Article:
The Dilbert Attention Challenge


On Scott Adam’s Dilbert Blog, Scott issued a challenge to write a piece of <500 words in his comment section, with the goal of creating a piece worthy of publication and the attention and adulation of the Dilbert Community.

This challenge stemmed from his post the day before, where he asked his readers if they would be willing to write a piece for the NY Times, without pay, just for the attention. I’m guessing that he doesn’t quite have the juice to get anything he wants into the NY Times (he may be great…but he’s no Oprah). With that, his challenge was to create something to be posted as a guest post on his daily blog (which is one worth reading, by the way).

You’re probably asking, “Rob, you are such a great blogger, you must have accepted the challenge, right?” Thank you for the compliment, and yes, I did write a short post. I went with the “quick and short” option instead of the “take all day to make it perfect” approach.

Rather than make you search for it in the comments (it’s very near the beginning of the comments section), I’ll repost it here. The rules were <500 words with a <50 word self pitch at the end:

Does it pay to be first?

One of my old pointy-haired bosses used to say that 90% of success is just showing up. Another one called it 80%, and I’ve even heard it quoted as high as 99%. My conclusion: 100% of success with statistics is saying it like you mean it. And oh yeah, it help to be the first one to say it.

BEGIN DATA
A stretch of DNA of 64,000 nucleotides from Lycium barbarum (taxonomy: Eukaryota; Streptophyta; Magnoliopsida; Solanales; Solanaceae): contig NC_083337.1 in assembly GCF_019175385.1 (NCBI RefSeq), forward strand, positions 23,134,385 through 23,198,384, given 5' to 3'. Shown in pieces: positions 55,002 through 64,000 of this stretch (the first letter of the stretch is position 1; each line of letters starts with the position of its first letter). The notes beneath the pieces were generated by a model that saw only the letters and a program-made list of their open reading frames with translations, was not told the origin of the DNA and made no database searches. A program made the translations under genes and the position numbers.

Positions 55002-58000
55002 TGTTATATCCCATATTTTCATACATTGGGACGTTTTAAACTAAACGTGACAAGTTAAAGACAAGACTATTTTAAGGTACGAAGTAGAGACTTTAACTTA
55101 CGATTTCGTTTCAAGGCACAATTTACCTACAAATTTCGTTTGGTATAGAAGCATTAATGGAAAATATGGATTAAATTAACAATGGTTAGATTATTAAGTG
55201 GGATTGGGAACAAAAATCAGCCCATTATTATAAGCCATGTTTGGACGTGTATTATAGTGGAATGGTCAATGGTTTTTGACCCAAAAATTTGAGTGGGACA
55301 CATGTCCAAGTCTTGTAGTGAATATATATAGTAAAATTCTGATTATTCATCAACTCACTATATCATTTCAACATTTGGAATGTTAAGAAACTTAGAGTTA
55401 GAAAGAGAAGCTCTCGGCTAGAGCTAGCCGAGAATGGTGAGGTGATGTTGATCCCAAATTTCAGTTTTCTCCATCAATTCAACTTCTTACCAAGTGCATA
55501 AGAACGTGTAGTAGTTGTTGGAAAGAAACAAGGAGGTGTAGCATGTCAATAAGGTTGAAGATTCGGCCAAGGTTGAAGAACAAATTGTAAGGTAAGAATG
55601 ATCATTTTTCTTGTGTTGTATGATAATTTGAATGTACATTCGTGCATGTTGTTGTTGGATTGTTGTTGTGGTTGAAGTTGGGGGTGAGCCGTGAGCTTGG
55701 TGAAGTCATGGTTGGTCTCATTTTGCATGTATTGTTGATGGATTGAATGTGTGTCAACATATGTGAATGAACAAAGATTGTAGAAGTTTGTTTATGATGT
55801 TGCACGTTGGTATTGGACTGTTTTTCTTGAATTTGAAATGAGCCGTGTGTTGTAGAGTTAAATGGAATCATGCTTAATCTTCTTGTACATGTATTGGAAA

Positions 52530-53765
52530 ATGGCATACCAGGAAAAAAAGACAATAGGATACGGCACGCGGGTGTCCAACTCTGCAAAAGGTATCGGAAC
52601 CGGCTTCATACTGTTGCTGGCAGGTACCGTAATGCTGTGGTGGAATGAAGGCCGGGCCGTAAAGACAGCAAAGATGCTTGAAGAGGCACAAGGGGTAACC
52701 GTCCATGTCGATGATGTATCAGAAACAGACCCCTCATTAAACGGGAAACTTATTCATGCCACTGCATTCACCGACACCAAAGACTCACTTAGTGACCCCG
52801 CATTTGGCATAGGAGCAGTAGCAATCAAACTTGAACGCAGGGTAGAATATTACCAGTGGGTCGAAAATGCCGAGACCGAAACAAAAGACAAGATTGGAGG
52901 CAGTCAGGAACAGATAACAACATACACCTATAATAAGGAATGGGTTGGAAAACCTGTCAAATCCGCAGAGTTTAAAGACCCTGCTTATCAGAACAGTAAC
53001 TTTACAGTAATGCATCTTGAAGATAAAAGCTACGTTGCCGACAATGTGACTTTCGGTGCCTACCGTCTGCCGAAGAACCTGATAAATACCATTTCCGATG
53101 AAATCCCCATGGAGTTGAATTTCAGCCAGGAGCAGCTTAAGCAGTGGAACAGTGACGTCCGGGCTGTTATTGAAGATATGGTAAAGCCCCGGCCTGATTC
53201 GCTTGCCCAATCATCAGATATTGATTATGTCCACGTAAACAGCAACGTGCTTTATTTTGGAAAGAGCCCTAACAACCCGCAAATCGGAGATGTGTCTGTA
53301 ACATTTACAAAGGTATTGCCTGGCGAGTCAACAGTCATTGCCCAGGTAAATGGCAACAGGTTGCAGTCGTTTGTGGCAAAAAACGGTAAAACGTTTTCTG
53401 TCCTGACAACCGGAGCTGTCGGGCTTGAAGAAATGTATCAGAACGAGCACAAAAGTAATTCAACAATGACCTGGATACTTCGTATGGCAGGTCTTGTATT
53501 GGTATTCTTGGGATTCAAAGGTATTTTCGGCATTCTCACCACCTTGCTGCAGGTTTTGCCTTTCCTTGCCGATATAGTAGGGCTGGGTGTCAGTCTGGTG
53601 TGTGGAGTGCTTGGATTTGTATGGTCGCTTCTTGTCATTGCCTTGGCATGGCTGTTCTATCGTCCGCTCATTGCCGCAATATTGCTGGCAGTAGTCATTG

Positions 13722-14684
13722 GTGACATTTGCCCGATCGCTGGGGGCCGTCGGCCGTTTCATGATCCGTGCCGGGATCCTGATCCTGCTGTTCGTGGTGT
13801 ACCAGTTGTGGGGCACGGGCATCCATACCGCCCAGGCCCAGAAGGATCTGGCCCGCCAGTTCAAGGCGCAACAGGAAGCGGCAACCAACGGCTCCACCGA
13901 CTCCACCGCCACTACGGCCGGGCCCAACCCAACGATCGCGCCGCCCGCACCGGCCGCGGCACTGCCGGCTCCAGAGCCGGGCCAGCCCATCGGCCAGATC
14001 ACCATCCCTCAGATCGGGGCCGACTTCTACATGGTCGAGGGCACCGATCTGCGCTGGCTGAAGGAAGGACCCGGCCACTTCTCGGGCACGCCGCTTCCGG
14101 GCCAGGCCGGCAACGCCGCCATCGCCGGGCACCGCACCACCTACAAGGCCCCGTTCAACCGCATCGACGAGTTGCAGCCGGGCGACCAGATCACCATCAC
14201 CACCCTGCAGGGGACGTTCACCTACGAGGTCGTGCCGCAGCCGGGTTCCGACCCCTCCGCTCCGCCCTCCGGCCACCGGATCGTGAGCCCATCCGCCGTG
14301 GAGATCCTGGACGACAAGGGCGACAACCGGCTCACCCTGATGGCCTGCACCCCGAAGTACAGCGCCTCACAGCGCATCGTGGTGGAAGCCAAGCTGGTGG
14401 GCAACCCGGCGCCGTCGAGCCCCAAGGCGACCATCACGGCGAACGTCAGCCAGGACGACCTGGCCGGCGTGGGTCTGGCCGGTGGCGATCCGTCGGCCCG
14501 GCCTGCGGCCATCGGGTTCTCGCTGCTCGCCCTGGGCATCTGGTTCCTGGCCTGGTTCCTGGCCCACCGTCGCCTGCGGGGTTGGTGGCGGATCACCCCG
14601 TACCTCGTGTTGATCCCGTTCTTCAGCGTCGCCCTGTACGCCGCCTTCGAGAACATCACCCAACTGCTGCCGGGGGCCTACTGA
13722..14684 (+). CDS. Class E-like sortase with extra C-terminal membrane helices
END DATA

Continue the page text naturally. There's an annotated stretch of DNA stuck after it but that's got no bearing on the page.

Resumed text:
This is especially true with advice. People remember what they hear first and what they hear last. Everything else is just 100% drivel (according to a study I may have read). That means that being first gives you a 50/50 chance of being paid attention to. Since you can’t control if you are last (without, say, hacking the blog), being first becomes even more important.

Along those same lines, have you heard the statistic on communication that says 93% is non-verbal and only 7% is what you say?  You know that study is misquoted nearly 100% of the time (so I’m told)? It was about first impressions, not communications in general. That non-verbal is obviously important in that first impression, but once they know you, your words better make sense more than 7% of the time. Otherwise you are 100% likely to be last in that persons mind.

And even that will only last until the next yahoo speaks up…


Read Rob’s blog at There is good stuff there; I’m 100% sure!

Not perfect, but maybe Dilbert worthy. If you agree, go to the comments section and vote it up for me.

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